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Monday, May 21, 2012

How do you save for vacations?

Many years ago, there was this account you could set up at the bank called the Christmas club account.  These accounts began shortly after the turn of the last century, but really took off in popularity during the Great Depression.  The premise was that you would open the account just after the first of the year, make weekly deposits, and then around the 1st of December, you would withdraw your accumulated savings for gifts and celebration.

Christmas club accounts had some drawbacks, such as low interest rates, early withdrawal penalties, and fees, fees, fees (you think the bank is nickel and diming you today? it was bad then too). But overall, this was a very good idea. Save throughout the year, so that you will have the cash upfront for your expenditures.

We use this budgeted savings technique to pay for our vacations.  In our monthly budget, there is a line item for vacations.  As soon as we get home from the last vacation, we begin saving for the next.  We have a general idea of when we will want our next vacation, and a general idea of how much it will cost (we're talking ballpark estimate).  We divide the total dollar amount to save, by the time remaining until this vacation, and that gives us the figure to work into the monthly budgets (the same amount each month). In actuality, its all rolled into our main savings account, but on paper, I know just how much we have at any given time.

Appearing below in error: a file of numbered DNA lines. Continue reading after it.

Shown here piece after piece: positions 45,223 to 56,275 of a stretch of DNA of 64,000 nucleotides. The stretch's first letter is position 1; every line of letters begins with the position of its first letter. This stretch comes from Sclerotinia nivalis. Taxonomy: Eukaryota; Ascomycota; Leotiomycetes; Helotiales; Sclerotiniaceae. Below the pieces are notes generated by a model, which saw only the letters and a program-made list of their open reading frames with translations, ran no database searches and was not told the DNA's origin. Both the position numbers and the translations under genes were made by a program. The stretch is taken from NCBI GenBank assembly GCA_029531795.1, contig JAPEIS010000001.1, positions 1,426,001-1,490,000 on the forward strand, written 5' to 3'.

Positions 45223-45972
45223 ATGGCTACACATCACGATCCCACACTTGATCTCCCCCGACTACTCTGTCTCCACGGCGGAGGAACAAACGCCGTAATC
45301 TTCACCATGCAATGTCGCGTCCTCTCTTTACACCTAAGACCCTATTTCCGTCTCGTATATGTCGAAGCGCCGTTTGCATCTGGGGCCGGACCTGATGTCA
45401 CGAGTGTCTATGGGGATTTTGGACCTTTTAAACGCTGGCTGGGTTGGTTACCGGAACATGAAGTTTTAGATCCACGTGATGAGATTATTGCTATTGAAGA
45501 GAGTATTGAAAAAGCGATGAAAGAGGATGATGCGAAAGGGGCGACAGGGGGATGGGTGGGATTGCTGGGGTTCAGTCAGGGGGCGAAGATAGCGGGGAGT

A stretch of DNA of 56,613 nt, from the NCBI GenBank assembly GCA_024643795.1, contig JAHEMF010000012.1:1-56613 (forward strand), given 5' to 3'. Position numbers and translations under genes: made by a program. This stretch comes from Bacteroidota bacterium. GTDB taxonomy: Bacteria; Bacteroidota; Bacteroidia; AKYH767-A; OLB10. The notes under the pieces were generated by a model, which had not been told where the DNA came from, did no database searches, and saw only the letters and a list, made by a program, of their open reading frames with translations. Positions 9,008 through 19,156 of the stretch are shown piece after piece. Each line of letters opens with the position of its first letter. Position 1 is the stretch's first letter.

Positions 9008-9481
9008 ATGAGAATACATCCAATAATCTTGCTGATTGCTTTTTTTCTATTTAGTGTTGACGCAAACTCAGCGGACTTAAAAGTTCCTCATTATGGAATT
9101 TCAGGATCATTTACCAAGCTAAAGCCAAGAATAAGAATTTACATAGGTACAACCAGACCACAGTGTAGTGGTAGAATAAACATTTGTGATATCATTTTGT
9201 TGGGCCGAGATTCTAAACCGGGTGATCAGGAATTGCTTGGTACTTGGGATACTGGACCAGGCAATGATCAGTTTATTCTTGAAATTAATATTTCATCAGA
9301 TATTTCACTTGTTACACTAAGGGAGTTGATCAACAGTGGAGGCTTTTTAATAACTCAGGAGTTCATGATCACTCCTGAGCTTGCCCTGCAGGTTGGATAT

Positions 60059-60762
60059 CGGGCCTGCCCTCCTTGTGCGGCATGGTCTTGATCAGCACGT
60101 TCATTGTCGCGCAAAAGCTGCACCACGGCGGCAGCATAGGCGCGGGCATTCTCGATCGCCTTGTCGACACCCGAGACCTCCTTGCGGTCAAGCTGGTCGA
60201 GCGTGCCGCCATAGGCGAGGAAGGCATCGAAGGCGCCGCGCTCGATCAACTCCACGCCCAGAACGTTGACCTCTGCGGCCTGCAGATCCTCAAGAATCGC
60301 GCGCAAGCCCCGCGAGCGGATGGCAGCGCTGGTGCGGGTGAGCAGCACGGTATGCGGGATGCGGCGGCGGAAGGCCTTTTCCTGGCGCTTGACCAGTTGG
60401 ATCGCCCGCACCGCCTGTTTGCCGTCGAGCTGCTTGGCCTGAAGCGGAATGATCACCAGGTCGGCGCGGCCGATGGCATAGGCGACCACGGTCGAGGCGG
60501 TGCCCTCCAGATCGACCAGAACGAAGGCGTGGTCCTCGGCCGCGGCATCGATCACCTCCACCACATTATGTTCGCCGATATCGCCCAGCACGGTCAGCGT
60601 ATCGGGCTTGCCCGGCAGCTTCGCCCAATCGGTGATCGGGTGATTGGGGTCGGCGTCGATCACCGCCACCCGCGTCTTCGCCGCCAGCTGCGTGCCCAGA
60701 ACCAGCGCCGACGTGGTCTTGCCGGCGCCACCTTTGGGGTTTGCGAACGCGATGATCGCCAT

I add extra, when we have mini windfalls.  I get a rebate, it goes into the vacation fund.  I get paid for a survey, it goes into the fund.  We spend less than budgeted on gifts or supplies for a particular holiday (we were way under budget on Easter this year, in part because I made most of the basket stuffers), that goes into the fund.

As we begin to firm up our plans with reservations, I get a clearer picture of how much it will cost. I sometimes make adjustments to the dollar amount we're setting aside each month.  But most of the time we rework our plans.  We may postpone our trip for a month or two. Instead of a 7 day vacation, we reduce it to 5. We might decide we'll eat out just a couple of times, and find a grocery store to pick up supplies most days. We may swap out 1 or 2 days of expensive amusements for free sightseeing. (Example -- On our most recent trip to Disneyland, we decided not to go into the parks every day we were there.  We bought park tickets for 1 day less, and had time to enjoy the hotel's pool, and wander around town.)  When we can fit our plans into our savings, then we know we have a trip.

Every last bit of the trip is paid or saved for before we leave town -- no surprise Visa bills a month after the vacation. And we generally have a surplus from each vacation. This gets rolled over into the fund for the next.

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